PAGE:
Kenneth and Brian began to shape the Bell Gardens sound in early 2010. They felt a need to stay faithful to a time period in which songs that they had mutually revered had been recorded, and to capture what they believed to be a classic type of sound. They used mainly live instrumentation, thinking about what was available in studios from the 50s to the mid 70s. Software and synthesized sounds were rejected in favour of live recording of piano, strings and horns. Instruments were recorded specifically to preserve both room sounds and the natural sound of the instrument. If you were to ask Kenneth and Brian about the process of recording, they would probably say that the music they’re making in Bell Gardens is more “experimental” for them than their previous work.
For their first long-player, Full Sundown Assembly, the duo expand on their strange yet beautiful soundscapes, replacing the sparse compositions of some of their earliest efforts and filling space with immaculate arrangements of layered instrumentation, favouring piano melodies, horns, pedal steel and lush vocal harmonies.
The tone is set from the first notes of album opener ‘”Clinging To The Almost”, where tender dream pop merges with classic country pedal steel, evolving half way through into an eerie piano melody with harmonious vocals, all underpinned by a crackled fuzz. Such progressive tendencies continue throughout the album, each song sounding very different from the next; “Differently Tonight” is drenched in regal string and horn crescendos, whilst “Nowhere” and “Through The Rain” perfectly encapsulate their love for 60s folk psychedelia, especially in the breathy vocal harmonies. Full Sundown Assembly comes to a cinematic finish with “To Land”, as waves of breathtaking panoramic orchestrations wash over the haunting vocals and leave the listener with the flickering reverberations of the album’s timeless sounds.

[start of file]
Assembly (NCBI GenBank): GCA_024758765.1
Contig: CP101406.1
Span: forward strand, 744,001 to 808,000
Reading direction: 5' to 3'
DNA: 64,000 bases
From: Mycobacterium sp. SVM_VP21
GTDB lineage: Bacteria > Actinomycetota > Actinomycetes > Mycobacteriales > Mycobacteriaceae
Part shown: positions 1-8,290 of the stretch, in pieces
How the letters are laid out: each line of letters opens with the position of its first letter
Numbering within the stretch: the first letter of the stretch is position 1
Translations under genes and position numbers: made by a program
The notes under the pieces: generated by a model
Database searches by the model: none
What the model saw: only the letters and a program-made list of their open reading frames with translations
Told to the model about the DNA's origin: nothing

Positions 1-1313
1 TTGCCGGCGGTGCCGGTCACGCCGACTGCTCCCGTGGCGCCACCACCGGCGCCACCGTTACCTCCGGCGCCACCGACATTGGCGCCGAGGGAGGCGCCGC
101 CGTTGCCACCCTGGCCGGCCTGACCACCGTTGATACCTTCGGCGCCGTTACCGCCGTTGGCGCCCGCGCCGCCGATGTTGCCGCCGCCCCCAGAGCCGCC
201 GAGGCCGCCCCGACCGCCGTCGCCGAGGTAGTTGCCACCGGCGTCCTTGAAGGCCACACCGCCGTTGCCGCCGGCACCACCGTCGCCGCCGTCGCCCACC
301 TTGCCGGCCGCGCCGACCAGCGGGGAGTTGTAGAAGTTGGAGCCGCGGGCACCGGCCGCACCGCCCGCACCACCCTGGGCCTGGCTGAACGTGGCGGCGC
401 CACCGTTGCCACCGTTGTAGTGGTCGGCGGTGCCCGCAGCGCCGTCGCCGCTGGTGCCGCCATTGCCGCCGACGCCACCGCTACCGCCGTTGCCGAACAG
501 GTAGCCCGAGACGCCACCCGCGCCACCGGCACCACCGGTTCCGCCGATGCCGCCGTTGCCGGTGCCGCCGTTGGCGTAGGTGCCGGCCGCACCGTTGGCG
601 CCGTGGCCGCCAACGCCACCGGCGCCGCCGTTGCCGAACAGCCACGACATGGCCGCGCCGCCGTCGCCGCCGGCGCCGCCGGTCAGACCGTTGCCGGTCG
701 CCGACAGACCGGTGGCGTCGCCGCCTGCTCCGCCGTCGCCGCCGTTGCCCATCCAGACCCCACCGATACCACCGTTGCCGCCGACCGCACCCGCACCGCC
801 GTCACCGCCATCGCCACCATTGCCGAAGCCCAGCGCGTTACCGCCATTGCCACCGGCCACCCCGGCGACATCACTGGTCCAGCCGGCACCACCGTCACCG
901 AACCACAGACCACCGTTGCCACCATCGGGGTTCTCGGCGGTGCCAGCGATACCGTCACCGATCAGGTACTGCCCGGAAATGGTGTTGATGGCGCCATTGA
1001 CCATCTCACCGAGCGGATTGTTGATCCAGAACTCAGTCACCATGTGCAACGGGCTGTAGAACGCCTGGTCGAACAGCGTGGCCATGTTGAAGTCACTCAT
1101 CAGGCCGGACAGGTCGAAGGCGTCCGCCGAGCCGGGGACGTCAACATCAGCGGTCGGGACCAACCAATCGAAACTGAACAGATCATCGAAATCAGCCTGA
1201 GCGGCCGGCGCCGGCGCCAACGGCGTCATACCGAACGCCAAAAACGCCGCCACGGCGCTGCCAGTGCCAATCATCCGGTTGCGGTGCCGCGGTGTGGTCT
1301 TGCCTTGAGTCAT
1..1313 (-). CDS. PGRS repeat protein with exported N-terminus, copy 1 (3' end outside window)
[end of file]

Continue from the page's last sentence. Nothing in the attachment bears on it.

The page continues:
Bell Gardens raison d’etre may have been to pay homage to classic sounds of times past, yet with this very simple intention, Brian McBride and Kenneth James Gibson have created an album which sounds more like a lost pop treasure, finally unearthed.